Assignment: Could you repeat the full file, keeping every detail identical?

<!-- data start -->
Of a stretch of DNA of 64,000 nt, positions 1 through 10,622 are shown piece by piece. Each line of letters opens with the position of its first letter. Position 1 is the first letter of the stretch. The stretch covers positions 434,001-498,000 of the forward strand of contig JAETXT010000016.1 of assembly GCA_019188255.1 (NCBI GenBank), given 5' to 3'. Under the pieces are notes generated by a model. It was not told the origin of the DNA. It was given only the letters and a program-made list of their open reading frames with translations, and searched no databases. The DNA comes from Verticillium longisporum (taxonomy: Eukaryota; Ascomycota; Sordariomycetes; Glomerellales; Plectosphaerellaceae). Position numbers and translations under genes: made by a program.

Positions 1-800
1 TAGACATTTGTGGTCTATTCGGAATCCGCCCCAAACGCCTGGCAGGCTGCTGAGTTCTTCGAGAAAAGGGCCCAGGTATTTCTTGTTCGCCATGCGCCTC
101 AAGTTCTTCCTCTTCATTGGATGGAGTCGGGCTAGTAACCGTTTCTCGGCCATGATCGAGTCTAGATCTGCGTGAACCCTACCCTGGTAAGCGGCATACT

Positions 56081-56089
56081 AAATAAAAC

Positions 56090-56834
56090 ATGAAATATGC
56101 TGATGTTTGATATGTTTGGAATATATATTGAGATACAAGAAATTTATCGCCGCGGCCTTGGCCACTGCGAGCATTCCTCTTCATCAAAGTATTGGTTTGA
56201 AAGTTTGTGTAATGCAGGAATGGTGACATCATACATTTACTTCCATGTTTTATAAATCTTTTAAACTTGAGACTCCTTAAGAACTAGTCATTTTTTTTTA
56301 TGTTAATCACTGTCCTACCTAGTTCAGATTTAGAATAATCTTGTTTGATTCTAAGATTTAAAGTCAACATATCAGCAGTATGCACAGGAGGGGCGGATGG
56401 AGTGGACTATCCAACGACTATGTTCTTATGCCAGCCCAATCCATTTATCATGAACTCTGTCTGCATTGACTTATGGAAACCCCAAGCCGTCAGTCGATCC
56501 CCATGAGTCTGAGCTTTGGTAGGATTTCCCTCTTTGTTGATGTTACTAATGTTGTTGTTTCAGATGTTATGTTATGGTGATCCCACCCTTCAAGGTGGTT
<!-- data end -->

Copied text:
Of a stretch of DNA of 64,000 nt, positions 1 through 10,622 are shown piece by piece. Each line of letters opens with the position of its first letter. Position 1 is the first letter of the stretch. The stretch covers positions 434,001-498,000 of the forward strand of contig JAETXT010000016.1 of assembly GCA_019188255.1 (NCBI GenBank), given 5' to 3'. Under the pieces are notes generated by a model. It was not told the origin of the DNA. It was given only the letters and a program-made list of their open reading frames with translations, and searched no databases. The DNA comes from Verticillium longisporum (taxonomy: Eukaryota; Ascomycota; Sordariomycetes; Glomerellales; Plectosphaerellaceae). Position numbers and translations under genes: made by a program.

Positions 1-800
1 TAGACATTTGTGGTCTATTCGGAATCCGCCCCAAACGCCTGGCAGGCTGCTGAGTTCTTCGAGAAAAGGGCCCAGGTATTTCTTGTTCGCCATGCGCCTC
101 AAGTTCTTCCTCTTCATTGGATGGAGTCGGGCTAGTAACCGTTTCTCGGCCATGATCGAGTCTAGATCTGCGTGAACCCTACCCTGGTAAGCGGCATACT

Positions 56081-56089
56081 AAATAAAAC

Positions 56090-56834
56090 ATGAAATATGC
56101 TGATGTTTGATATGTTTGGAATATATATTGAGATACAAGAAATTTATCGCCGCGGCCTTGGCCACTGCGAGCATTCCTCTTCATCAAAGTATTGGTTTGA
56201 AAGTTTGTGTAATGCAGGAATGGTGACATCATACATTTACTTCCATGTTTTATAAATCTTTTAAACTTGAGACTCCTTAAGAACTAGTCATTTTTTTTTA
56301 TGTTAATCACTGTCCTACCTAGTTCAGATTTAGAATAATCTTGTTTGATTCTAAGATTTAAAGTCAACATATCAGCAGTATGCACAGGAGGGGCGGATGG
56401 AGTGGACTATCCAACGACTATGTTCTTATGCCAGCCCAATCCATTTATCATGAACTCTGTCTGCATTGACTTATGGAAACCCCAAGCCGTCAGTCGATCC
56501 CCATGAGTCTGAGCTTTGGTAGGATTTCCCTCTTTGTTGATGTTACTAATGTTGTTGTTTCAGATGTTATGTTATGGTGATCCCACCCTTCAAGGTGGTT